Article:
It doesn't seem to matter what country you're in, if you get caught acting in ways that contradict your professed values, you're in big trouble.

Embarrassing video costs Mexican politician Luis Villarreal his job
Yet another embarrassing video in Mexico has cost a major politician his job.

Villarreal
The head of Mexico’s former ruling party… fired Congressman Luis Villarreal from his position as leader of the group’s delegation in the lower House of Deputies…

Villarreal and several other PAN politicians were taped having quite a party in the coastal resort of Puerto Vallarta. There were many drinks and much dancing with, ahem, young-women-not-the-politicians’-wives.

Newspapers identified the women as “sex workers.”

Mexican commentators and others seized on the hypocrisy: The PAN was founded on, and still prides itself for, traditional family values and deep Catholic roots…

Villarreal did not help his case with his defense. Rather than address what was happening at the fiesta, he lashed out at whoever took the “illegal videos” for “political ends.”…

The tape of Villarreal, the PAN legislator, was apparently made in January but for reasons not clear not released until now. Villarreal retains his position as congressman and a member of the party.

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Friday, August 15, 2014

Evaluating a president

Majid Rafizadeh, writing on the Al Arabiya web site, offers this evaluation of the first year of Iranian President Rowhani's first year in office.

Iran: One year under Rowhani the pragmatist
Rowhani at the UN
How has President Rowhani addressed the critical issues on Tehran’s agenda in his first year and has he succeeded in fulfilling his promises?

To his credit, Rowhani’s policies on rapprochement with the West and stance on Iran’s nuclear program has alleviated the threat partially.

According to the International Monetary Fund, the Islamic Republic’s economy has been stabilized and has grown by one to two percent, rather than contracting…

In the first year under his presidency, President Hassan Rowhani’s strategy has primarily focused on spending a significant amount of political capital on foreign policy rather than domestic policies…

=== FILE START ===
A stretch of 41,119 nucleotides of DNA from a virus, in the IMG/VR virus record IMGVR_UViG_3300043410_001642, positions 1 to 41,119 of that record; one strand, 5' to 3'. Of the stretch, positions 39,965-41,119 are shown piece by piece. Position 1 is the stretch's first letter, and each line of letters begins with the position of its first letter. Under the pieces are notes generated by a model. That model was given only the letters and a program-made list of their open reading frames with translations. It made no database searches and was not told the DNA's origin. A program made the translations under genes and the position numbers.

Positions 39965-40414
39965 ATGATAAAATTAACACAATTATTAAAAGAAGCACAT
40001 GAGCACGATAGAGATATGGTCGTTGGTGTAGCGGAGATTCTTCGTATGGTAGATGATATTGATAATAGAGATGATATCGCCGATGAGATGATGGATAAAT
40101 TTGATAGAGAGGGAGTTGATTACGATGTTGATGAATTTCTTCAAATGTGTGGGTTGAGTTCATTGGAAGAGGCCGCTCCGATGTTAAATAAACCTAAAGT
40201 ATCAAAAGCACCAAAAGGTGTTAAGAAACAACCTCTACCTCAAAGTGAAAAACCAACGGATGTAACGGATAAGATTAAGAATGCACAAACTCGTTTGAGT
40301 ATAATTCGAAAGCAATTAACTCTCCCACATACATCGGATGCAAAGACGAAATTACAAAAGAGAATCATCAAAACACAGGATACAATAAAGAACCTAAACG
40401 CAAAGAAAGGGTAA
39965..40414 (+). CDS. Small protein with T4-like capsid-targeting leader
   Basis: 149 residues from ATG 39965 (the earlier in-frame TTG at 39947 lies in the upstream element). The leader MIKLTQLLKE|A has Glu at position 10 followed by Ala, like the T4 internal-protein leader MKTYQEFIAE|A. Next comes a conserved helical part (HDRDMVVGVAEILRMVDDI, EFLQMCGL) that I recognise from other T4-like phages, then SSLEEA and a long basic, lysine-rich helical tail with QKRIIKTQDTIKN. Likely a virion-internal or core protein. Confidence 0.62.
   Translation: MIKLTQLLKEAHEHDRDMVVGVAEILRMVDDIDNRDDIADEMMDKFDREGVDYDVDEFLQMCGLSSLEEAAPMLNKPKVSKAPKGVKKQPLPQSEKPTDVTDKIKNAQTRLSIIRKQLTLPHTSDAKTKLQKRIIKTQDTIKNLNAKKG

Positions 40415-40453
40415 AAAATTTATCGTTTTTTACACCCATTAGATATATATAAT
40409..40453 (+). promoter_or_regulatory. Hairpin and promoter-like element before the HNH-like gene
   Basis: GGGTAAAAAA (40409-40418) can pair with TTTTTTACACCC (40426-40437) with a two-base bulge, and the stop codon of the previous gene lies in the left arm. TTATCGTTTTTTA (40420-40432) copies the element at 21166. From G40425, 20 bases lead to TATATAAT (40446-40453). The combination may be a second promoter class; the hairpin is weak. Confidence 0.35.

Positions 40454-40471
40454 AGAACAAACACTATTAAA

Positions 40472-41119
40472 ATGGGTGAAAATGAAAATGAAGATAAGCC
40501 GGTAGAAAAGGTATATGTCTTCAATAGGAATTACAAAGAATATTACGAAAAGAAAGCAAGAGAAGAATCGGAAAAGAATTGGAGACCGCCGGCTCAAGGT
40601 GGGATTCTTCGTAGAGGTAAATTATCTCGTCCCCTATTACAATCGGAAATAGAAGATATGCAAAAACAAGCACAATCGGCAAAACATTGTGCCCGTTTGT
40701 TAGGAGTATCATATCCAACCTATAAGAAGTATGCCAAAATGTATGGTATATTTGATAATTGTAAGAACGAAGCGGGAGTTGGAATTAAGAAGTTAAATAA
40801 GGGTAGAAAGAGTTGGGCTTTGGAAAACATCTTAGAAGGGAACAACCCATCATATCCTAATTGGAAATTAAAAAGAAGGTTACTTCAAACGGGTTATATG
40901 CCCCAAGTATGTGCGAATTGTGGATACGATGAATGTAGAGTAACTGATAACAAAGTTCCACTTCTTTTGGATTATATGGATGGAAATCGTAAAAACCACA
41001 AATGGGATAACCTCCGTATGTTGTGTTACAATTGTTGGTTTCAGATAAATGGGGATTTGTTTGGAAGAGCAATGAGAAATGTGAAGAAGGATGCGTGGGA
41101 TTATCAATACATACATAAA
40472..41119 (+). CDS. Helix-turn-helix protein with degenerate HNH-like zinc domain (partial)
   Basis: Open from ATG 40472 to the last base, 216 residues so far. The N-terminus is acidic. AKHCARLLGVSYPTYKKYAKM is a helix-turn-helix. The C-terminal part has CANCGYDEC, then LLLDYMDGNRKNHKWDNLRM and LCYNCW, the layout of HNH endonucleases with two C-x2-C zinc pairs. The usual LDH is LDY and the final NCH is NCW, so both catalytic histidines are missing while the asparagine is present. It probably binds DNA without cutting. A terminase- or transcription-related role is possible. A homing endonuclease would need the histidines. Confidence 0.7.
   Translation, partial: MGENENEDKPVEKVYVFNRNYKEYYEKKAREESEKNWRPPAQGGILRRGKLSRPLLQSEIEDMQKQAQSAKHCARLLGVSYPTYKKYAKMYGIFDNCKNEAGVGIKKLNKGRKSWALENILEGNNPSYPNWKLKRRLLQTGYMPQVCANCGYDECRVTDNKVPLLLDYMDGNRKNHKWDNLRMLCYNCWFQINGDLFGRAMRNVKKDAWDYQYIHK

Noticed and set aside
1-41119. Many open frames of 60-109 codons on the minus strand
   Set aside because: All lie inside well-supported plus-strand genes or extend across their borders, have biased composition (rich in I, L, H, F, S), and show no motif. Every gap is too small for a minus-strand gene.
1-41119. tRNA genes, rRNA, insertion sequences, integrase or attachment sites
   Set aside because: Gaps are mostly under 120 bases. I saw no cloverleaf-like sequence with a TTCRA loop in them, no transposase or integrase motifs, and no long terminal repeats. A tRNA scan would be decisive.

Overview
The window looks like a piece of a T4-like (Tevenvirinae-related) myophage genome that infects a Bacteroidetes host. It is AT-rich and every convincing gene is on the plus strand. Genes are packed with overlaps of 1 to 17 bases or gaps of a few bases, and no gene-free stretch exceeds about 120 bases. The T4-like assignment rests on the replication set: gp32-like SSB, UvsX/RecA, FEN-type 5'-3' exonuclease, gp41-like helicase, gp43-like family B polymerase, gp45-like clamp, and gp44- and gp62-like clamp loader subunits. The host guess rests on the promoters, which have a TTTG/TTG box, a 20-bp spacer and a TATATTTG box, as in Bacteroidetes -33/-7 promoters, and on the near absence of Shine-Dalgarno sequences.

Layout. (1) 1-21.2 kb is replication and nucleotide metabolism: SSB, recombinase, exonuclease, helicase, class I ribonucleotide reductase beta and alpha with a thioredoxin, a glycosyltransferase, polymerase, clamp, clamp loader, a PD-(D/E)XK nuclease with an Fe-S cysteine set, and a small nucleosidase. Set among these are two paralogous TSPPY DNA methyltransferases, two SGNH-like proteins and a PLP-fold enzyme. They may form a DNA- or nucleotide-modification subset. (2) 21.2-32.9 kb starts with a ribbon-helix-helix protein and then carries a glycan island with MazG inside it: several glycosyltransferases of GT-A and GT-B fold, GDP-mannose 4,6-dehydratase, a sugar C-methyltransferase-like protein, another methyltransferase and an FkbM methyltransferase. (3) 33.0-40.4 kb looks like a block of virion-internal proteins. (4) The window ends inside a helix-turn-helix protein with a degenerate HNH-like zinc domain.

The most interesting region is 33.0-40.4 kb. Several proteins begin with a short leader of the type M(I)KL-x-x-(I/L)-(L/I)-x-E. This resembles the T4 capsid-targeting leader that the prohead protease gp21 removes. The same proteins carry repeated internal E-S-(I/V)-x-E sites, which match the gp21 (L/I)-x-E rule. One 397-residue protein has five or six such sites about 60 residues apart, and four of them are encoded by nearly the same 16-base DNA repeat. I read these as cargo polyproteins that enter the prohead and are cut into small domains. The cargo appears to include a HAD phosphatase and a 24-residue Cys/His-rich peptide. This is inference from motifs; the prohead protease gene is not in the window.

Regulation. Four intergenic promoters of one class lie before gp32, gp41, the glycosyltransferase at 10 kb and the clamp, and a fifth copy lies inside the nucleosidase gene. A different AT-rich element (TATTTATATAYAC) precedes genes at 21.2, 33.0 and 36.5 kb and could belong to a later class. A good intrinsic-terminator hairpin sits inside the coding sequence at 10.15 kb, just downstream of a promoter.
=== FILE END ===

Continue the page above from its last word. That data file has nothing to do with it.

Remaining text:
[B]y striking the nuclear interim deal with the P5+1 (the United States, Russia, France, China, the United Kingdom, plus Germany), President Hassan Rowhani and his technocrat nuclear team were successful in obtaining sanctions relief-- worth about $7 billion…

With regards to diplomatic headways and the relationships between the Islamic Republic and the United States, Rowhani managed to break several taboos in the Islamic Republic including the historic phone call between him and President Barack Obama. Currently, officials from Iran and the US regularly speak with each other either in nuclear talks in Europe or through various social networks.

In addition, President Hassan Rowhani’s administration has managed to normalize diplomatic relationships with the United Kingdom…

President Rouhani voiced his support for the Syrian government… Even after the use of chemical weapons against the civilians in Syria, Rowhani’s administration has not shifted its support and policies towards President Bashar al-Assad.

In addition, under Rowhani’s administration, the Islamic Republic continues to support non state regional actors such as Hezbollah and Hamas…
In terms of the domestic economy, Rowhani’s administration carried out some fiscal and monetary policies such as removing some of the subsidies and increasing the prices in the energy sector… 
[T]he rate of inflation is still around 30 percent , which still posses hardship on eighty million ordinary Iranian people. In addition, the unemployment rate is still in double digits.